For his older sisters Rachael and Rosemary, Autumn means bigger puddles to stamp through until their socks are grey, and more fallen branches to trail inside and leave like an art installation over the dining room floor. Autumn brings better mud too. It is easier for them to mould and clings better to the “treasure stones” they dig up with twigs from the garden path. Then there are conkers.

When Rachael was three, we found some lying in ones and twos in a quiet alley behind mansion blocks. Their horseback polish and hedgehog shells seemed incongruous, suggesting cart tracks and copses. Rachael liked their different shapes and colours and how they were snug to hold, fitting neatly into her fist. When Rosemary was old enough, she took to them too. Like everything, conkers became a battlefield for their wills. They may be too young for the vicious miss hits of the game conkers, but conkers supply other grounds for scrapping.

Coming home from school in September, we stopped to pick a fat crop scattered over a back street. While Lawrence sat in his push chair sucking at the drink dispenser that is his runny nose, Rosemary and Rachael scrambled about claiming conkers, boasting to each other. They decorated an old Corn Pops box to keep them in. Rachael painted a tree and a horse on her side. Rosemary, annoyed by her older sister’s skill, went for impact, streaking her side with as many colours as she could. They painted a face on the cream-grey disc of each conker and ranged them neatly along the mantelpiece. “I’ve painted more than Rosemary,” said Rachael.

After supper, with the garden made bigger and spooky by night, they tool up for a Torchlight Walk. Rosemary goes for the sleek silver torch. Rachael favours the hefty black rubber one. I get the pink Tweenie number.

Outside, Rosemary warbles and shivers pretending to be scared. Rachael presses the giddy button and rushes ahead, beam waving wildly. They dance the spotlights up tree trunks and swoop them around the top branches. Black silent bushes and the searching beams make hide and seek more intense. In football they run with their own floodlight. Playing Dizzy (“You spin round and round and the first one to fall over is the loser,” says Rosemary) their beams arc across the trees and lawn. Neighbours peer from windows into the night, wondering what all the fuss is about.

16 November 2003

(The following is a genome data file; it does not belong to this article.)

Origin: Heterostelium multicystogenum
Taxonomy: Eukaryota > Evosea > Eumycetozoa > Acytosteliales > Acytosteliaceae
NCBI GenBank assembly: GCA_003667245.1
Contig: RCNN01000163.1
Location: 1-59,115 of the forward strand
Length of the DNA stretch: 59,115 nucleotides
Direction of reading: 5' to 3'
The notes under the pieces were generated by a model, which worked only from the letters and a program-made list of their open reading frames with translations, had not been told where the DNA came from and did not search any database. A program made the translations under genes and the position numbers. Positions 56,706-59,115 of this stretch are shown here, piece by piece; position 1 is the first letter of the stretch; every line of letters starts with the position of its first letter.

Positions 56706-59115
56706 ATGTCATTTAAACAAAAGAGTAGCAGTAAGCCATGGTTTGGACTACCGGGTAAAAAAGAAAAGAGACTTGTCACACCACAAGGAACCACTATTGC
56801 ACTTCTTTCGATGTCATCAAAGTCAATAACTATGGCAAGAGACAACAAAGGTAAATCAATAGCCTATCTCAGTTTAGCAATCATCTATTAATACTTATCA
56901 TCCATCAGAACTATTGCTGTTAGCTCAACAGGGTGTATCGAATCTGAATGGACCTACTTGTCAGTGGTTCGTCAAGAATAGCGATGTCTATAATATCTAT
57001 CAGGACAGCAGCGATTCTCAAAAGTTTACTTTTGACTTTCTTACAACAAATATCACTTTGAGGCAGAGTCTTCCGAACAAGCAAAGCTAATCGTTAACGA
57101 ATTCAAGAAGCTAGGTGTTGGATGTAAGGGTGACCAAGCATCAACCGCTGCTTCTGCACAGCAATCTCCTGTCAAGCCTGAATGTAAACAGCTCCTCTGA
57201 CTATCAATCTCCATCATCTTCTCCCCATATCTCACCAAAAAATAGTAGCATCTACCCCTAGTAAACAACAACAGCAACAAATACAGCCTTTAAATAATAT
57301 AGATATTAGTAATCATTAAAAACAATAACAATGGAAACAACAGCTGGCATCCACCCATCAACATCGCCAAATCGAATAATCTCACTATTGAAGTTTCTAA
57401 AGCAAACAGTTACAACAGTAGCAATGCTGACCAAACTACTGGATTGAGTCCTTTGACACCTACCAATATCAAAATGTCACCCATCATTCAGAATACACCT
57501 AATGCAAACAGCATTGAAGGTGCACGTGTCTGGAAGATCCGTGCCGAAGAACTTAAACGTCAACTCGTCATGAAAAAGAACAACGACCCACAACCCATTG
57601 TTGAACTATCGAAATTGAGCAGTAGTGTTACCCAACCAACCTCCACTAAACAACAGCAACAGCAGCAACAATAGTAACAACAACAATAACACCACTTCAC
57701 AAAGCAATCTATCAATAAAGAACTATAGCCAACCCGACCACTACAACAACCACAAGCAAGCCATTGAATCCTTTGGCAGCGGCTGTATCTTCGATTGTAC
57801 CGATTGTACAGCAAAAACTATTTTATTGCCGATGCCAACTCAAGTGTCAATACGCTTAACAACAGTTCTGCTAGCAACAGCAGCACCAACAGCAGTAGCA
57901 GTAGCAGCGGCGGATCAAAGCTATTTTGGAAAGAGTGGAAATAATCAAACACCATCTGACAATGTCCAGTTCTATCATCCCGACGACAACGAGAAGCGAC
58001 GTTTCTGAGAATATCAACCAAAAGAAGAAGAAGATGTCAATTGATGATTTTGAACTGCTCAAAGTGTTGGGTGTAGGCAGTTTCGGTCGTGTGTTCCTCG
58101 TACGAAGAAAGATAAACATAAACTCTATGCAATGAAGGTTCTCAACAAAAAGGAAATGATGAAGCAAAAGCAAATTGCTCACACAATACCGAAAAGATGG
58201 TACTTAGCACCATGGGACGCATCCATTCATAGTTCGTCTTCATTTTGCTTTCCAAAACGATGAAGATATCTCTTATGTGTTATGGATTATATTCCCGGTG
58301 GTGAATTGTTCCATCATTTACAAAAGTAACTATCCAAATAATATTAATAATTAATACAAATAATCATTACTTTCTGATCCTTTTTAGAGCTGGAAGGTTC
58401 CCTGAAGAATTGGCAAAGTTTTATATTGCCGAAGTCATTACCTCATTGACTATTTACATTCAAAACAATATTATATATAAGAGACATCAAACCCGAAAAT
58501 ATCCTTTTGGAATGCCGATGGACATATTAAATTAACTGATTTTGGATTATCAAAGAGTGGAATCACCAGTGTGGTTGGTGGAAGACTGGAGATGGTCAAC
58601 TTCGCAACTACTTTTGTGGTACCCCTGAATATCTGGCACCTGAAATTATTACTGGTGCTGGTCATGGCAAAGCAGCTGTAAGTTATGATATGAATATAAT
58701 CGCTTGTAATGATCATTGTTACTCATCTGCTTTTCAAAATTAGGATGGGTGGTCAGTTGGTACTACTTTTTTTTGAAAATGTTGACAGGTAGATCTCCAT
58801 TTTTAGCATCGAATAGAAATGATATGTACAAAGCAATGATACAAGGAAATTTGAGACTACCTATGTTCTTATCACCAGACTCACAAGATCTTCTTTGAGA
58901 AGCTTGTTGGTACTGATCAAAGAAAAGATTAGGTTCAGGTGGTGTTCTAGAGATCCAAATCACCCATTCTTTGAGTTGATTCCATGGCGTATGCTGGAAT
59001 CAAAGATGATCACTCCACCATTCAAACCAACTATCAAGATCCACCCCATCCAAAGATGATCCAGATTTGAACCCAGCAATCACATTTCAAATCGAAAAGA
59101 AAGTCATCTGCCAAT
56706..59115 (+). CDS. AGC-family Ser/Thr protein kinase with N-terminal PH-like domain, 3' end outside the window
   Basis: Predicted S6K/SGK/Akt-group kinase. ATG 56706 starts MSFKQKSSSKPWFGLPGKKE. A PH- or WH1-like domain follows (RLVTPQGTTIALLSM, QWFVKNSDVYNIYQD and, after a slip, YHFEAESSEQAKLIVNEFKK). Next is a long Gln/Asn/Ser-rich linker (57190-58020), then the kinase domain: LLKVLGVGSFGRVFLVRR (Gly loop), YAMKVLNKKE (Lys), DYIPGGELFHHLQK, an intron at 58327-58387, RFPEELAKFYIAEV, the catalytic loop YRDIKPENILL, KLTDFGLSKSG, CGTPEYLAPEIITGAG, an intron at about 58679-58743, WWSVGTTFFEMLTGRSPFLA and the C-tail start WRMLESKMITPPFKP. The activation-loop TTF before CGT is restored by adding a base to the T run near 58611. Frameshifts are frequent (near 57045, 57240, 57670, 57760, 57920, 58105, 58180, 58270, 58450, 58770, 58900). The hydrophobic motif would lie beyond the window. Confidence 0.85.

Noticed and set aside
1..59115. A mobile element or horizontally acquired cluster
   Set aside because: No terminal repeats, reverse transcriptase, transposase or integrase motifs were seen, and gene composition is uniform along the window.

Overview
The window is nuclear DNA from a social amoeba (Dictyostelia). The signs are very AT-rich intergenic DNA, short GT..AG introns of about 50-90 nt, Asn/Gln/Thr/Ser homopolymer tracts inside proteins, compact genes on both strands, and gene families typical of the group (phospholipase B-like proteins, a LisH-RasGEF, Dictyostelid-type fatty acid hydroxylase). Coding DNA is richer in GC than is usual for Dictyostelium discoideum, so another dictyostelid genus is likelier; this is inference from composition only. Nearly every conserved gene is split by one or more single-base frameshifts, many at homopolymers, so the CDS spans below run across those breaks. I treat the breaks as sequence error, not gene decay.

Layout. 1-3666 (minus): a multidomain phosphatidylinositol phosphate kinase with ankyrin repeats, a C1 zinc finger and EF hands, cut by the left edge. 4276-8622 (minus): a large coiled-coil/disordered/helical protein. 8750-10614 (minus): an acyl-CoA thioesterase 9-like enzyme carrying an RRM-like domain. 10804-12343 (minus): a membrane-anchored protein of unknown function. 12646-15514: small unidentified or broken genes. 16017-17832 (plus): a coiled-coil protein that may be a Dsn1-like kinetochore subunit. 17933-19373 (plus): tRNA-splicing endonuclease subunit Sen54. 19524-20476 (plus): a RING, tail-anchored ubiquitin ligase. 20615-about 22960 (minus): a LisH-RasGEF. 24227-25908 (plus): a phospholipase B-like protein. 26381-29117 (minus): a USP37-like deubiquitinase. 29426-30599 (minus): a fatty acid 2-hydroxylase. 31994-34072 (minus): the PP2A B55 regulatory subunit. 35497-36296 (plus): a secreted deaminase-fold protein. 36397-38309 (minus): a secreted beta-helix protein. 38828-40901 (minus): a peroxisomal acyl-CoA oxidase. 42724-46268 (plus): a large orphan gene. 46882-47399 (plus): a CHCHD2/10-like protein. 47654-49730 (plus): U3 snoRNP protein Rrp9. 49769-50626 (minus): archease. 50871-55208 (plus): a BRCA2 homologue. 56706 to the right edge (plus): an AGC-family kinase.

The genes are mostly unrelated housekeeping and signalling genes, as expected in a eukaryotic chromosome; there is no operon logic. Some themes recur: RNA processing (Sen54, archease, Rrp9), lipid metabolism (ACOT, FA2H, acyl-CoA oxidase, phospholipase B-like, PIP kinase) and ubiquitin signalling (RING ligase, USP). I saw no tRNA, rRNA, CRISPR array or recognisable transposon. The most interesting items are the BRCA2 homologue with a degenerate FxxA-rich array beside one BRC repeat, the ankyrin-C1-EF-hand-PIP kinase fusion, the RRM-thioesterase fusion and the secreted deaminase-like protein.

‘Children’ column on cars, The Independent On Sunday

Posted on February 25, 2011 by adminLeave a comment

‘Lawrence is no longer fooled by, “Isn’t it exciting! We’re going to Homebase!’”

We need a car made from some thick rubber substance. Ground-in, saliva-clogged biscuit bits could be peeled off seats. Sick stains and ‘accidents’ could be hosed down. Spilt juice, crisp grease and the adhesive produced by half-sucked Haribo could be wiped away. Best of all, every few weeks the car could be turned inside out and rapidly shaken over a skip, emptying out shredded comics, furry fruit, grimy stickers, crushed water bottles and all the little rockeries of crumbs.

This detritus doesn’t only look rough. A few years ago I gave a lift to a trendy-booted, childless young account exec and a middle-aged art director. As soon as they got in, the account exec said, “Urgh what’s that smell?” I had no idea what he was talking about. The art director – who has three children – politely mumbled, “You forget the smell that children make.” This was when Georgina and I had only one child.

With three, the smell (presumably) is worse. Certainly just getting into the car is trickier. Rachel and Rosemary lark about, hopping between the front and back, turning the lights on and off. Lawrence is no longer fooled by, “Isn’t it exciting! We’re going to Homebase!” He squawks and punches, torso stiff, as he’s harnessed into his corner throne, the rigid German boots he wears to straighten his rubbery feet kicking inches from your temple.

Rosemary sits next to him, hands folded, not needing toys. The peculiar details of the passing world entertain her enough, that and the pleasure of noting the random, stressy errors in her parents’ speech. “You said Rachel instead of Rosemary.” “You said Saddam instead of supper.” Rachel sits next to the door, playing school or demanding we arbitrate in border disputes.